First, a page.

A reader recently asked, “The flow cell on my UV detector is completely blocked with some kind of white substance. I tried using a syringe to flush with water and with isopropanol, but neither was successful (and the process was very slow). The manufacturer of the detector says that I can get a cell service kit, but I’m a graduate student and can’t afford one. Do you have any ideas what is going on and how to fix the problem?”
There are only two sources for white solids in an HPLC system that I can think of: precipitated buffer or silica from the column. Before trying to clean up the flow cell, I would try to figure out the source of the solid. If you were using phosphate buffer, precipitation is a potential problem, especially if acetonitrile (ACN) is used as the organic component of the mobile phase and a high phosphate concentration is used. For example, phosphate forms a saturated solution at a concentration of only 10 mM in 80% ACN.
Silica could be leaking from the end of the column, but this is rarely a problem. If you have tried to reverse-flush a column that is not meant to be reverse-flushed, silica leakage could happen. For example, some 3 µm particle columns are packed with an 0.5 µm porosity frit at the outlet and a 2 µm frit at the inlet. Reversing such columns for a short time to back-flush usually is OK, but leaving them in the reverse direction for an extended time may allow fine particles to leak through the frit. If the end fitting were loose for some reason, silica could leak out, as well. Finally, if the pH of the mobile phase is >8, silica can dissolve, but I wouldn’t think that it would then precipitate in the flow cell.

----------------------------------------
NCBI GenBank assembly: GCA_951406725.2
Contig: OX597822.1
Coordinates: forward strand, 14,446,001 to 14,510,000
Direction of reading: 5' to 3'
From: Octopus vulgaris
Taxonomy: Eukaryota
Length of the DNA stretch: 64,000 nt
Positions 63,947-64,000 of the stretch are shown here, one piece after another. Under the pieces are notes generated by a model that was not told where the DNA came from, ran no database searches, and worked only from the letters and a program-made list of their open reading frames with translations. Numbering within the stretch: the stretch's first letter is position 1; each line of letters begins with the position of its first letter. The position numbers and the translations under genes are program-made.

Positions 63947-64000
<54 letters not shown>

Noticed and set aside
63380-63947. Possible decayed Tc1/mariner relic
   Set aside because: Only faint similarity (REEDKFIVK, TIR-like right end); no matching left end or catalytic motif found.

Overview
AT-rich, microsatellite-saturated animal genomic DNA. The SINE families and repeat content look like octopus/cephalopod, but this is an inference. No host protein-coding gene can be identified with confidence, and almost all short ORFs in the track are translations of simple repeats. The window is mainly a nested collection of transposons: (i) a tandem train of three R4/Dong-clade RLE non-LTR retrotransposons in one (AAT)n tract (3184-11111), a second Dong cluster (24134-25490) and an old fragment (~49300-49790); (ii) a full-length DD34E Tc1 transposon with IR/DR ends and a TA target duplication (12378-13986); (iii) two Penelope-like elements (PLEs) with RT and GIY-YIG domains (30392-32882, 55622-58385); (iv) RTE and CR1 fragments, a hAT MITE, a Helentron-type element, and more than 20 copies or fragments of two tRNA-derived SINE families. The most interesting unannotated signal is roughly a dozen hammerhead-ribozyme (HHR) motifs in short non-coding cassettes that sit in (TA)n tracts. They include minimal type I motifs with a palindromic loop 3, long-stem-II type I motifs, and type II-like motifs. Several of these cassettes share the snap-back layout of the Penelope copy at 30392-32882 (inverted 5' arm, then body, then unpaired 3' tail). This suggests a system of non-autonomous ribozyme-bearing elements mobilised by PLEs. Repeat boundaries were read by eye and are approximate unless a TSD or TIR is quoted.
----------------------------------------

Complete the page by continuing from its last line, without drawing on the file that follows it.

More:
How to fix it? If it is phosphate (or another buffer salt), carefully back-flushing the cell with warm water should eventually dissolve it, but be careful about using the HPLC pump to do this – the pressure may be too high and cause cell leakage. Removal of the flow cell and sonication may help to disrupt the particles and dissolve them more quickly. If the problem is silica-related, I think it is unlikely that you’ll ever dissolve it by flushing – it will require rebuilding or replacing the cell.
You are lucky if the cell can be rebuilt – some can’t be. Do you need a rebuild kit? Not necessarily, but you may have to find funds for this. The kit probably contains new windows and seals. If the old windows aren’t damaged, you may be able to carefully dismantle the cell, clean it, and reuse the seals. No guarantee on this, but I would probably try it, since there isn’t much to lose at this point. A final alternative might be to buy a used flow cell on e-Bay. It is amazing what you can find there!
Prevention? Be good to the column so you don’t operate under conditions where silica can leak out or dissolve. If it is buffer precipitation, avoid precipitating conditions. You can check for this by taking a test tube full of the organic solvent you are using and add buffer drop-wise. Then reverse this and add organic drop-wise to the buffer. If there is cloudiness when the drop contacts the bulk solvent, there is a potential for precipitation somewhere in the system. Reduce the buffer concentration or try pre-mixing the mobile phase to avoid this condition.
This blog article series is produced in collaboration with John Dolan, best known as one of the world’s foremost HPLC troubleshooting authorities. He is also known for his research with Lloyd Snyder, which resulted in more than 100 technical publications and three books. If you have any questions about this article send them to TechTips@sepscience.com